2008 Gemtree "Tadpole" Shiraz McLaren Vale South Australia (Elsewhere $14.99)

SKU #1048357

An untamed animal with minimal intervention (that means no filtering, no fining, and pretty much no hand of the wine maker in evidence whatsoever), this is a naturalist's dream: 100% juicy, soft and drinkable Shiraz in a fruit-forward, jammy and yet balanced style. A fantastic value and a lot of bang for around ten bucks. "Since I became aware of this property last year, I have been extremely impressed with the quality and value they have to offer. James Halliday, who is one of Australia's foremost wine writers and founder of the Coldstream Hills winery added them to his list of ten 'dark horses' to watch. The grapes are grown organically and since 2008 they have become 100% biodynamic. For every bottle sold, they also donate to Greening Australia which supports the wetlands on their property. Last year the Wine Spectator gave their 'Uncut' Shiraz ($19.99) 92 points and it made the Top 100 list, and by the way, we recently were able to procure another dollop of this fine wine. The Spectator also awarded 90 points to the 2007 Tadpole, and I'm here to tell you the 2008 is even better. For a wine at this price, it shows remarkable concentration with a perfumed nose of blueberry, blackberry, iron, crème de cassis and a hint of milk chocolate. On the palate the wine is rich with good acidity and silky tannins that present superb balance and length. The wine is bottled without fining or filtration." (Jim Chanteloup, K&L Australian wine buyer)

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Price: $7.99
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Staff Image By: John Majeski | K&L Staff Member | Review Date: 7/13/2009 | Send Email
After initially tasting this wine I pulled an eye muscle over the shelf price, wondering aloud how a wine of such phenomenal fruit thrust, savoriness and sinuosity could be such a bargain. Youthful and vigorous, with just the right degree of brambly spice, cassis and mulberries to keep going back for a second sip, and a third.....oh, let’s just call this the perfect wine for a backyard barbecue of grilled marinated spareribs and skewered veggies!
Top Value!

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- One of France's noblest black grape varieties, Syrah is known for its intense and distinctive perfume reminiscent of briar fruit, tar, spice and black pepper and its firm structure. One of few black grape varietals frequently vinified on its own, the best examples of Syrah come from the Northern Rhône, particularly Hermitage, but also Côte-Rôtie, Cornas, Crozes-Hermitage and St-Joseph. These wines are very astringent in their youth, though some Crozes-Hermitage and St-Joseph can be enjoyed young, relatively speaking. Given the requisite patience, though, these wines can reveal amazing complexity and secondary fruit characteristics like plum and blackcurrant as well as subtle hints of smoke and flowers. In the Southern Rhône, Syrah is used to add structure and complexity to wines dominated by Grenache and complemented by Mourvèdre, like the more immediately drinkable Côte du Rhônes, as well as the long-lived wines of Châteauneuf-du-Pape. In recent years, plantings of Syrah have spread throughout the Languedoc-Roussillon where it is produced on its own or blended with other varietals. Outside of France, the most important Syrah growing country is easily Australia, where it is called Shiraz. Quality levels here depend greatly on yields and geography, and the wines range from bold, fruity and easy-drinking to intense and ageable, like the famed Penfolds Grange. Often bottled on its own, in Australia Syrah is also can be blended with Grenache and Mourvèdre, as in the Southern Rhône, and is increasingly combined with Cabernet Sauvignon. Syrah has also been steadily increasing in popularity in California, thanks to a group of advocates called the Rhône Rangers. Its most successful iterations come from the Central and Sonoma Coasts, where winemakers are pushing boundaries and creating some incredible wines. In recent years Syrah has also found a number of proponents in Washington State, which is definitely a region to watch for this variety.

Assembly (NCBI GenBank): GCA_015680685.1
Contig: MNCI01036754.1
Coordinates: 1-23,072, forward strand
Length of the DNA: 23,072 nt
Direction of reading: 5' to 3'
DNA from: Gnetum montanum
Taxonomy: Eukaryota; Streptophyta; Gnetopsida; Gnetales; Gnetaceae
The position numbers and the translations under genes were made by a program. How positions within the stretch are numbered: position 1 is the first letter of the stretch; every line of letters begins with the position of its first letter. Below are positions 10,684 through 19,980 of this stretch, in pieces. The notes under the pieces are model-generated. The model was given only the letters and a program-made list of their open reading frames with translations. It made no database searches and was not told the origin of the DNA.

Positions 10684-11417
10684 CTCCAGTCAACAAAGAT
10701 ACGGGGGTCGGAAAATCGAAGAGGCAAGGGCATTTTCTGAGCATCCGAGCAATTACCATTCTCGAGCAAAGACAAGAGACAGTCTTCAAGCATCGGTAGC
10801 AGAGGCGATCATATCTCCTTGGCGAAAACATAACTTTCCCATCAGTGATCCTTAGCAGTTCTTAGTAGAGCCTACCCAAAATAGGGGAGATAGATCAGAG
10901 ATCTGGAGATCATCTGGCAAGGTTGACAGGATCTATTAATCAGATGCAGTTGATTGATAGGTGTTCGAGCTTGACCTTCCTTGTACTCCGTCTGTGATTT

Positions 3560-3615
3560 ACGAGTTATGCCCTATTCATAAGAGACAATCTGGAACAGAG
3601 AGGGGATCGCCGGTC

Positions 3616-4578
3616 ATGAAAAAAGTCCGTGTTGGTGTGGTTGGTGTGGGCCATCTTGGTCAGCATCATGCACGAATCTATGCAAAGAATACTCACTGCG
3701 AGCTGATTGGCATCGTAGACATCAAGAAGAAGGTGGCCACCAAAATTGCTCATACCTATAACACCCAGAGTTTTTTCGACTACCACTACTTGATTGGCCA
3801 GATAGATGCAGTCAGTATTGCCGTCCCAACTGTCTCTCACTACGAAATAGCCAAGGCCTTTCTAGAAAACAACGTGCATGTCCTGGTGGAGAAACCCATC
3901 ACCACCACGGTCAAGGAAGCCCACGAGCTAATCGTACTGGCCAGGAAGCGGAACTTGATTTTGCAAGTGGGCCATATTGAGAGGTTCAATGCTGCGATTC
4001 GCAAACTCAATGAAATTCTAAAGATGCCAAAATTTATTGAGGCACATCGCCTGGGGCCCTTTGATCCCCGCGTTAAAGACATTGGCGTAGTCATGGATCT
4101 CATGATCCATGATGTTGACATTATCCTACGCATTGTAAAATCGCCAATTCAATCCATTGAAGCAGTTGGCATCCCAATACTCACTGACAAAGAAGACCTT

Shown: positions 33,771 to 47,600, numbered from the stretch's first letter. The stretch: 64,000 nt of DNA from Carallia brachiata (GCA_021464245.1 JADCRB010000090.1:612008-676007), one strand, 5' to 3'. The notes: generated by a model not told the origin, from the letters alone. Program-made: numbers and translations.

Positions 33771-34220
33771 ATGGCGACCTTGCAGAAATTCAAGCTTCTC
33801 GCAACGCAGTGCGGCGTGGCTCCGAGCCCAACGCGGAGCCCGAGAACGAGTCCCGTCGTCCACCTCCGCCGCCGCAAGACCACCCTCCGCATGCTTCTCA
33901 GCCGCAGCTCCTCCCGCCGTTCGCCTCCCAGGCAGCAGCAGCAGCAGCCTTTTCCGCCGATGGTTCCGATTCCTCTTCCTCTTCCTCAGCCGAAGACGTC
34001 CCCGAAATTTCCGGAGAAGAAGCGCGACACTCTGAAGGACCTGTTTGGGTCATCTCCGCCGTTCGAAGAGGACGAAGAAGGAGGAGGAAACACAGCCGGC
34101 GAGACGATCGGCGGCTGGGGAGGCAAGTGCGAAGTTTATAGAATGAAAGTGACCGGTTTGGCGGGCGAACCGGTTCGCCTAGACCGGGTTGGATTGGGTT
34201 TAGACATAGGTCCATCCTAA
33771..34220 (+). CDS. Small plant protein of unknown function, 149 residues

- While it is true that the greatest strides in Australian winemaking have come in the last 30 years or so, commercial viticulture began as early as the 1820s and has developed uninterrupted ever since. The majority of the great wine regions are in the southeastern area of the continent, including Barossa Valley, Clare Valley, McLaren Vale, and Coonawarra in South Australia; Yarra Yarra Valley and Pyrenees in Victoria; and the Upper and Lower Hunter Valleys in New South Wales. Many of the wines from Southeastern Australia are based on Shiraz or Cabernet Sauvignon and various blends including Grenache and Mourvedre. In Western Australia, along the Margaret River, great strides are being made with Pinot Noir as well as Bordeaux-styled reds. There are also many world-class releases of Chardonnay and Sauvignon Blanc from the land Down Under, where Riesling also enjoys international acclaim. While many equate Aussie wines with “value,” there are more than a few extremely rare and pricey options, which never fail to earn the highest ratings from wine publications and critics throughout the world. View a list of bestselling items from Australia.

South Australia

Specific Appellation:

McLaren Vale